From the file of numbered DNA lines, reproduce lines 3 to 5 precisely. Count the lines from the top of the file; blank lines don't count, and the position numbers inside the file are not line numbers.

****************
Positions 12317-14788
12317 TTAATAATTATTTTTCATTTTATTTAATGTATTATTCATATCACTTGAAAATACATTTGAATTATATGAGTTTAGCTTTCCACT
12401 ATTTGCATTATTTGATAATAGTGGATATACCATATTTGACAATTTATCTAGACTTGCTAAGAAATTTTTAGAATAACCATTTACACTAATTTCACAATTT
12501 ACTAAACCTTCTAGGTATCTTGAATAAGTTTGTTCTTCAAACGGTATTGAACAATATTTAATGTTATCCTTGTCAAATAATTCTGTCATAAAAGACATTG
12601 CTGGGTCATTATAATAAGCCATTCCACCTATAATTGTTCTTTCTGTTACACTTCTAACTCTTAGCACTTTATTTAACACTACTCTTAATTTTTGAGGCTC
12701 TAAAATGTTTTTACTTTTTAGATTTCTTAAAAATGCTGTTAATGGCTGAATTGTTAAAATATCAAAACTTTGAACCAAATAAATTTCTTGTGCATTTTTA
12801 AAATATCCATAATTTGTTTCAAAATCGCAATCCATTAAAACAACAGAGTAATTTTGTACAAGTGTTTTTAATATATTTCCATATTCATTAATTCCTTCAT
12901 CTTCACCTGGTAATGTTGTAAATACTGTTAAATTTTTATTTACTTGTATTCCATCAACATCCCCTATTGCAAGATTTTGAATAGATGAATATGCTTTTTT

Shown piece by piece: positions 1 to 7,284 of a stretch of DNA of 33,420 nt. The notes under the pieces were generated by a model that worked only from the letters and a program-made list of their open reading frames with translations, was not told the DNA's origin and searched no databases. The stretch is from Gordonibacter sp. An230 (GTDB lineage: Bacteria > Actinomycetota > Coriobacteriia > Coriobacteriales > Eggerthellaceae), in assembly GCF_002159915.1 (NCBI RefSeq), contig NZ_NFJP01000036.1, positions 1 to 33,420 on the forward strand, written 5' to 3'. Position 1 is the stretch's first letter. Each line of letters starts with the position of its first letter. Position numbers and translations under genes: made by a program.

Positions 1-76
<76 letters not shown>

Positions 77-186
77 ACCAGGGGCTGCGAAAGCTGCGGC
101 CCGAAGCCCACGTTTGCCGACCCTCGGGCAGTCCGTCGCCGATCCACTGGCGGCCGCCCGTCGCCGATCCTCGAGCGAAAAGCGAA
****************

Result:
12401 ATTTGCATTATTTGATAATAGTGGATATACCATATTTGACAATTTATCTAGACTTGCTAAGAAATTTTTAGAATAACCATTTACACTAATTTCACAATTT
12501 ACTAAACCTTCTAGGTATCTTGAATAAGTTTGTTCTTCAAACGGTATTGAACAATATTTAATGTTATCCTTGTCAAATAATTCTGTCATAAAAGACATTG
12601 CTGGGTCATTATAATAAGCCATTCCACCTATAATTGTTCTTTCTGTTACACTTCTAACTCTTAGCACTTTATTTAACACTACTCTTAATTTTTGAGGCTC